When Is Your Book New Adult, And When Is It Young Adult?

I wrote this a while back for another blog and thought I would put it here too.

I love the YA and NA genres. For those that don’t know, YA = Young Adult. NA = New Adult. NA is a fairly new genre and there are a lot of places where the two overlap. And this was something I struggled with for my newest book. The main genre is Paranormal Romance. When it came to a secondary though, which one was it? It seemed to walk the line between NA and YA, kind of a cross over. I began marketing it as a YA title. But, after a few comments, I started researching because I admit to being a tad confused as to exactly what separated the two genres.

I used to think it was sex. But nope, because YA (particularly those with characters in the 17+ age range) can have sex in them. Admittedly, it’s usually sex that fades to black and happens behind closed doors. There is nothing overly descriptive or explicit about it. But, NA doesn’t have to have explicit scenes in it either. It can be just as sweet and clean as YA if it wants.

Was it violence? Nope, plenty of violence can happen in YA. Especially in the Paranormal Romance genre which usually involves any manner of superhuman type characters. For YA it’s again, maybe not as descriptive.

Was it foul language? Nope. Surprisingly, YA has foul language. Or maybe not surprising to anyone who has heard teenagers speak when there are no parents around. Perhaps some of the harsher curse words are avoided or used extremely sparingly, but otherwise swearing does happen in YA.
Was it certain activities? Nope. Drug use, alcohol drinking, smoking, etc. all pop up in YA. Perhaps because these are all things young adults actually have to confront, the things they try, the things they want to stay away from. Either way, those are all issues in the lives of young adults, so it makes sense for the characters in young adult books to have to confront these issues.

Age? Kind of. YA characters usually fall between the ages of 15 and 19. NA characters between the ages of 18 and 26. But, there is an overlap in the ages, you say. Yes there is. It’s another area where the two bleed together.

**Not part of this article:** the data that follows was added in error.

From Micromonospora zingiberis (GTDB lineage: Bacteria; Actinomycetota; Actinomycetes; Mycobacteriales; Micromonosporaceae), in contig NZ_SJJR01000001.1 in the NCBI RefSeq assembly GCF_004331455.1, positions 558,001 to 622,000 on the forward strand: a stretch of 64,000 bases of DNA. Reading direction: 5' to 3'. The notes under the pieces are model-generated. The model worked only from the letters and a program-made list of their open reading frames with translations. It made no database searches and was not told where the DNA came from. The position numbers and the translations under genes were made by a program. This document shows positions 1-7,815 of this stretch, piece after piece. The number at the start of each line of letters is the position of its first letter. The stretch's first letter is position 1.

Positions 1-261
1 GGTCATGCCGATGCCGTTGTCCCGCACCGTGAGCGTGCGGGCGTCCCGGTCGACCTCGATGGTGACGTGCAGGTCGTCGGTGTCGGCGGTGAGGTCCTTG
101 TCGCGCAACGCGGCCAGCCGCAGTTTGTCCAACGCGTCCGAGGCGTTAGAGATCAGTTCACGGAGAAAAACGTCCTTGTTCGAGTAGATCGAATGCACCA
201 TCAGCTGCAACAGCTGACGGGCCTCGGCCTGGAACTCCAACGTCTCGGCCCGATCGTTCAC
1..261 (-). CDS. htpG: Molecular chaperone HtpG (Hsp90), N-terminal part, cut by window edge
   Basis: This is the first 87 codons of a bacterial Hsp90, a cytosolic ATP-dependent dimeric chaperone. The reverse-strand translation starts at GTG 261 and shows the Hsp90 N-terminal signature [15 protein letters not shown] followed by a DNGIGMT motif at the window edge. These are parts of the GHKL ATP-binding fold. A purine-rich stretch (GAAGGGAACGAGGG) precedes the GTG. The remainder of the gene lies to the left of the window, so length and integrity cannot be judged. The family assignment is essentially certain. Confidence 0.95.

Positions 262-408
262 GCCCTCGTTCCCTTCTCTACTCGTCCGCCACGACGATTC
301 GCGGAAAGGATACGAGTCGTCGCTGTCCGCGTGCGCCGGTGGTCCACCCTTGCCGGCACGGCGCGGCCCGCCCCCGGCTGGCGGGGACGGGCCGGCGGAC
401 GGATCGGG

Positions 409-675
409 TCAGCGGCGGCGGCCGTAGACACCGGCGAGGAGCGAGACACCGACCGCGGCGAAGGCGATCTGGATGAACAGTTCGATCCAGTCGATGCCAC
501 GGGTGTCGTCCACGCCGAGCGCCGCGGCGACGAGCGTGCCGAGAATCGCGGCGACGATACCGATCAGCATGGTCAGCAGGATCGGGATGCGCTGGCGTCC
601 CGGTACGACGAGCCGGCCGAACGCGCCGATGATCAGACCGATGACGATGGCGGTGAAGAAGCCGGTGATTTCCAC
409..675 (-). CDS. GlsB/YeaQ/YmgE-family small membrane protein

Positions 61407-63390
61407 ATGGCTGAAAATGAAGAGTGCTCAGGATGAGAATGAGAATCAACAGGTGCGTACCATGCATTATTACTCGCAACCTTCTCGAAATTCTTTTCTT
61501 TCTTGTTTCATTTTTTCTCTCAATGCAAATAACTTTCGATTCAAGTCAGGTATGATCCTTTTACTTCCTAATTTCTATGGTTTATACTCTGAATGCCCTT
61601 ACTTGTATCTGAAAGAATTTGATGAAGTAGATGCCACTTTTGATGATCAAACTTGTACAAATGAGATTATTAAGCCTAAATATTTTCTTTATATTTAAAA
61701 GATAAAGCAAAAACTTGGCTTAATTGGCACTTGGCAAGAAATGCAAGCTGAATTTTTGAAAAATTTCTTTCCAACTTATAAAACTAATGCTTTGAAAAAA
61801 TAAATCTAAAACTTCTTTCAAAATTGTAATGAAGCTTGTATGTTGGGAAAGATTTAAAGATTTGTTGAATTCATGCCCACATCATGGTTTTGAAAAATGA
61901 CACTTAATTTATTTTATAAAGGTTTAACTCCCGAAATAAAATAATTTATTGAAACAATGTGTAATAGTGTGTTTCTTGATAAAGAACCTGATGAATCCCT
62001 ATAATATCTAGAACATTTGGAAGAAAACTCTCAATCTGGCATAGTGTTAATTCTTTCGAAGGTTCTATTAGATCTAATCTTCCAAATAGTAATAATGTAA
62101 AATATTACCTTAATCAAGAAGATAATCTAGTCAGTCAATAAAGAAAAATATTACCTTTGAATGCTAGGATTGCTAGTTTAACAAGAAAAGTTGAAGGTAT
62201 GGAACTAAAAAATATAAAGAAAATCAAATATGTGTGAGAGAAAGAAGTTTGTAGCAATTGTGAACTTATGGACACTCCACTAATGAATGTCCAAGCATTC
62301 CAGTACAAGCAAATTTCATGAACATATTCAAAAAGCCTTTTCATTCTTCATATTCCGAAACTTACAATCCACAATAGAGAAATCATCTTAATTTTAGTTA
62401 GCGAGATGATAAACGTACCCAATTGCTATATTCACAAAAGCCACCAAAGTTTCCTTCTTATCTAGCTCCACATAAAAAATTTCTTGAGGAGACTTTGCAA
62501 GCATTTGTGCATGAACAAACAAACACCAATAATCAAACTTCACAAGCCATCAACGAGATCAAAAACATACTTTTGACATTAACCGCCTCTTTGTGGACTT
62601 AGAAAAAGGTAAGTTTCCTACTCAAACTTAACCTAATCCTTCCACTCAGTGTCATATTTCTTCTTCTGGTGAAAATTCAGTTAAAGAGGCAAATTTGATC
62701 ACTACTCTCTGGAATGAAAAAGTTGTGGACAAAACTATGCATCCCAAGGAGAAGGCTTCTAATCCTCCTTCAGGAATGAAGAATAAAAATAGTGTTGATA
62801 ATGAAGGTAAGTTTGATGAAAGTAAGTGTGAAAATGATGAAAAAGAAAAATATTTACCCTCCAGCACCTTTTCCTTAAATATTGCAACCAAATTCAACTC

So then, if any of these can be in both YA and NA, when does one become the other?

It boils down to where the characters are in their lives. In YA books, the characters (or at least the main one) is still dealing with high school problems. Still living at home. Still under the watchful eye of a parent. They still have homework to finish, a room to keep clean, parents to sneak around on, and they are still experiencing a lot of firsts (though firsts is another area where the two genres can blend into each other). They are facing bullies at school, and trying to save the world (or maybe just their part of it), while trying to study for that trig test because if they fail it their parents are going to kill them. Sex and violence can be there, but are generally muted.

NA books deal with characters (including the main) who aren’t at home anymore. Or if they are, they don’t live there full time. They are in college, they are living on their own, they are making their own decisions, they are finding out who they are and where they are going. They don’t have to ask permission to go on a date. There is no watchful parent hovering just out of the room when the love interest is visiting. No need for sneaking in or out windows. With NA, the story can have explicit sex scenes that can be as detailed as the author wants them to be. The violence can be as bloody and gory as the author wants as well.

After struggling with where to put my Raven Daughter series, I finally decided it fits better in the NA category. Jo (my main character) is nineteen, but she doesn’t live at home anymore. She shares an apartment with a friend. And in the beginning of the book, when she is still at home, her mother has been so ill for so long that Jo and her sister have been paying the bills, cleaning the house, and preparing meals. She has a job…or maybe it’s a calling, and how she spends her free time is entirely up to her. She does have a guide, but he is only there to assist her in training in her new powers, and to offer advice when it’s asked for. And when she starts falling for bad boy Caius, and her guide tries to warn her of the implications of such a relationship, she has no problem telling her guide where to stick it and there isn’t anything he can do about it. The violence isn’t overly muted, and where there is no sex in the first book, there is in the second and the scenes aren’t all fade to black or behind closed doors, though they also aren’t extremely explicit.

It was after this that I realized my other YA books weren’t YA either. They were NA. None of my characters in my Bound series are in high school. None of them answer to parents. All of them make whatever decisions they want whether it’s moving in with a guy, or taking off cross country with a guy, without ever asking for parental permission. The main characters in those books may be 19, but they definitely fall into the New Adult category.

Writing about characters in their late teens? Confused as to whether or not your book is YA or NA? Now you know.


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